Case - of - other

Case - of - other (Advanced)

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Often a program must decide between more than the two alternatives offered by an "if" statement. Since an "if" statement can contain other statements, "if" statements can be nested. For example:

 

        if Guess = Number then Text(0, "Correct!!")

        else if Guess < Number then Text(0, "Too low")

        else if Guess > 100 then Text(0, "Way too high")

        else Text(0, "Too high")

 

However many levels of nested "if" statements can be inefficient and confusing, so XPL0 has the "case" statement.

 

The "case" statement has two forms, the first is:

 

        case of

                BOOLEAN EXPRESSION: STATEMENT;

                BOOLEAN EXPRESSION: STATEMENT;

                ...

                BOOLEAN EXPRESSION: STATEMENT

        other STATEMENT

 

In this form the "case" statement is like the nested "if"s shown above. The first expression that evaluates to true causes the corresponding statement to be executed. If no expression is true then the "other" statement is executed. Note that there is no semicolon before "other". The nested "if" example translates as follows:

 

        case of

                Guess = Number: Text(0, "Correct!!");

                Guess < Number: Text(0, "Too low");

                Guess > 100:    Text(0, "Way too high")

        other Text(0, "Too high")

 

The "other" cannot be left out, but it can have a null statement:

 

        case of

                Number = 1: DoOne;

                Number = 2: DoTwo

        other   [];

 

The second form of the "case" statement is used for efficiency. The expressions must all have a common component and must be a comparison for equality, like in the last example. This form is:

 

        case EXPRESSION of

                EXPRESSION: STATEMENT;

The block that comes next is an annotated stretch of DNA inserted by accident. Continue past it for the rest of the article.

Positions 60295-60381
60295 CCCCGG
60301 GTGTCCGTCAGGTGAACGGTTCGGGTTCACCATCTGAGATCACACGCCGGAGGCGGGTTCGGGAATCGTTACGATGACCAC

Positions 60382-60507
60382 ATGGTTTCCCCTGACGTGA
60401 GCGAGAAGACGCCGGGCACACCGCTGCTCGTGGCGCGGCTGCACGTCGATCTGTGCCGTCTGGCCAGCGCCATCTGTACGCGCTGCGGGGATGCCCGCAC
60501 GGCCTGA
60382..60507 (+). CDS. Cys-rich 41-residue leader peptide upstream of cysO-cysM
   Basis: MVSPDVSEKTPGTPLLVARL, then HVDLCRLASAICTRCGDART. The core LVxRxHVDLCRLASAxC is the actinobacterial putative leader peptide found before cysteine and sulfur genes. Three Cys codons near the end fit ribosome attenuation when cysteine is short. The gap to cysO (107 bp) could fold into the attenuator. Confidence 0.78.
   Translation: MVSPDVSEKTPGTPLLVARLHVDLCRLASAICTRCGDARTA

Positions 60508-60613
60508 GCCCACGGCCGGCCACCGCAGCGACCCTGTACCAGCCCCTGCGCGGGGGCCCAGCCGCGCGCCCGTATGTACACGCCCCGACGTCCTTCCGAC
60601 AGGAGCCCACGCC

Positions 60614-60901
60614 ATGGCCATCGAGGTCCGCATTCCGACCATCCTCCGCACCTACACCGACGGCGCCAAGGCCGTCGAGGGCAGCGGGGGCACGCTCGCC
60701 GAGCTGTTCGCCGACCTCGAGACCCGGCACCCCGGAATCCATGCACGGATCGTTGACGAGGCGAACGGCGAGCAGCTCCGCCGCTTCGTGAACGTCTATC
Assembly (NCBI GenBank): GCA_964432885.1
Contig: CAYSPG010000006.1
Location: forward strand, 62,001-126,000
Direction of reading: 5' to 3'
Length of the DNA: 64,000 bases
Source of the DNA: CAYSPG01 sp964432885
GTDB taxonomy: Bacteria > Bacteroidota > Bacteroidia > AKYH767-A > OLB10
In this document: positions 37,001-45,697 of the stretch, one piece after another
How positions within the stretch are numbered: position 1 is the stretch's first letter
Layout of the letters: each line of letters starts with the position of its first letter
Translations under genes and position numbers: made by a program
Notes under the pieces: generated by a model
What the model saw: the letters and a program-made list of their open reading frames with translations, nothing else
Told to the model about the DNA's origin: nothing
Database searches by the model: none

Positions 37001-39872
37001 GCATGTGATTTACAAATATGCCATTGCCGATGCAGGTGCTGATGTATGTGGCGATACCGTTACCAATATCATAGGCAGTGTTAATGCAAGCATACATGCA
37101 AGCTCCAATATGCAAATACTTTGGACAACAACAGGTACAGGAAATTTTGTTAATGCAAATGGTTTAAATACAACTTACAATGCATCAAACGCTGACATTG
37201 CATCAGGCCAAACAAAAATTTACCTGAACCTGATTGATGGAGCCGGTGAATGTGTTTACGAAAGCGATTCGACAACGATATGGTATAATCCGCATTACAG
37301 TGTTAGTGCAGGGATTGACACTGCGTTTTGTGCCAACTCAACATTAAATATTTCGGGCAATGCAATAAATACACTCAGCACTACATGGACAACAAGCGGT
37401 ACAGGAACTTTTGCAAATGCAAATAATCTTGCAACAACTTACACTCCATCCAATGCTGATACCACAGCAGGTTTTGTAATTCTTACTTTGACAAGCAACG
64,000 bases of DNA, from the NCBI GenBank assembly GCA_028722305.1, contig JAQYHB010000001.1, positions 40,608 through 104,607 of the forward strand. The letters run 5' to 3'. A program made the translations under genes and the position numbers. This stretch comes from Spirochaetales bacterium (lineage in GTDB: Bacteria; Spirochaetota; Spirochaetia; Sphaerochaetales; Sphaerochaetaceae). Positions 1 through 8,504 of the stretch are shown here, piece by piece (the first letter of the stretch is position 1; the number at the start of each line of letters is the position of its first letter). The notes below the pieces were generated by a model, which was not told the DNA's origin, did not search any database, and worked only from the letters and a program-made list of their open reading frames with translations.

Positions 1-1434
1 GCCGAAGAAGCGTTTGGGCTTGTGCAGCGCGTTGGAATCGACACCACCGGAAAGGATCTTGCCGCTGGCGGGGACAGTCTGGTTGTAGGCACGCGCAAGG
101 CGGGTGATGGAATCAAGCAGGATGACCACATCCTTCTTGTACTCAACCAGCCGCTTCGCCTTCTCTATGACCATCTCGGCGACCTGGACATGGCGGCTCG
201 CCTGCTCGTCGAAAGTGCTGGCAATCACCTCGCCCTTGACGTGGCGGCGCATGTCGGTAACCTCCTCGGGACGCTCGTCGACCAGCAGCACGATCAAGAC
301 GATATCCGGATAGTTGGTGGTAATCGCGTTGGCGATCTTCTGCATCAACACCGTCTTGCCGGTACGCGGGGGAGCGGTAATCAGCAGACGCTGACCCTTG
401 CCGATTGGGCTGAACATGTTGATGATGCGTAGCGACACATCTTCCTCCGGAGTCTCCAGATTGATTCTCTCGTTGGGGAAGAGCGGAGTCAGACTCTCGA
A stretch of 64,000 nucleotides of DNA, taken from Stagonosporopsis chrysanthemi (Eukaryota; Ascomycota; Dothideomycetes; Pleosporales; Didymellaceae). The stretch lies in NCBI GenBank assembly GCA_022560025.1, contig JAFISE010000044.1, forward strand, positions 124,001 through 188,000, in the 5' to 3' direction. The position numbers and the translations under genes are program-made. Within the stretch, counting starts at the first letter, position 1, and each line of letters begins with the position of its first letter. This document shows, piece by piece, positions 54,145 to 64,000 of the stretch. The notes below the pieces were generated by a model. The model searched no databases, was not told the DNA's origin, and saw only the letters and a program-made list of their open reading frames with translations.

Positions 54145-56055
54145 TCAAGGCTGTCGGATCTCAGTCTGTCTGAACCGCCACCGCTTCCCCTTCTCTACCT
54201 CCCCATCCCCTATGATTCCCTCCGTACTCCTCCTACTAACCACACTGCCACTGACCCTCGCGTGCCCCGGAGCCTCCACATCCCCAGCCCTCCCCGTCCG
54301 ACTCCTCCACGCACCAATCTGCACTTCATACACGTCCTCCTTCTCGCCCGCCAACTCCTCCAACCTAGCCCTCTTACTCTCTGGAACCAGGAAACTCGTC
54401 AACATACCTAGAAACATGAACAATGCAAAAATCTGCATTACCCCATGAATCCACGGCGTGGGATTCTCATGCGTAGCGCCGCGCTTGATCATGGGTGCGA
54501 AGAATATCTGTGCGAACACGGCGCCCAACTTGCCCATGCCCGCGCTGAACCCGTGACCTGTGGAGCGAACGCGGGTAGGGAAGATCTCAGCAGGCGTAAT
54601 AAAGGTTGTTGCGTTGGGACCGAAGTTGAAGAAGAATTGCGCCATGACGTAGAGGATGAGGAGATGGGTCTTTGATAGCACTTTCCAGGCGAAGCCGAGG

EXPRESSION: STATEMENT;

                ...

                EXPRESSION: STATEMENT

        other STATEMENT

 

The last example, in this form, looks like this:

 

        case Number of

                1: DoOne;

                2: DoTwo

        other   [];

 

Sometimes several different expressions are associated with a single statement. For example:

 

        case Number of

                1: DoOdd;

                2: DoEven;

                3: DoOdd;

                4: DoEven;

                5: DoOdd

        other   [];

 

Here, if Number equals 1, 3, or 5 then the subroutine DoOdd is executed; if Number equals 2 or 4 then DoEven is executed. The "case" allows any number of expressions to select a statement. The form is:

 

        EXPRESSION, EXPRESSION, ... EXPRESSION: STATEMENT

 

So, the example above could be rewritten:

 

        case Number of

                1,3,5:  DoOdd;

                2,4:    DoEven

        other   [];

 

"Case" expressions must evaluate to integers. Reals cannot be used since it is generally a coincidence when two reals are exactly equal. However, a comparison containing reals, such as 2.3 > X, evaluates to true or false, which is an integer expression that can be used by the first "case-of" form.

 

Note that "case" selectors are not limited to simple constants; they can be any integer expression.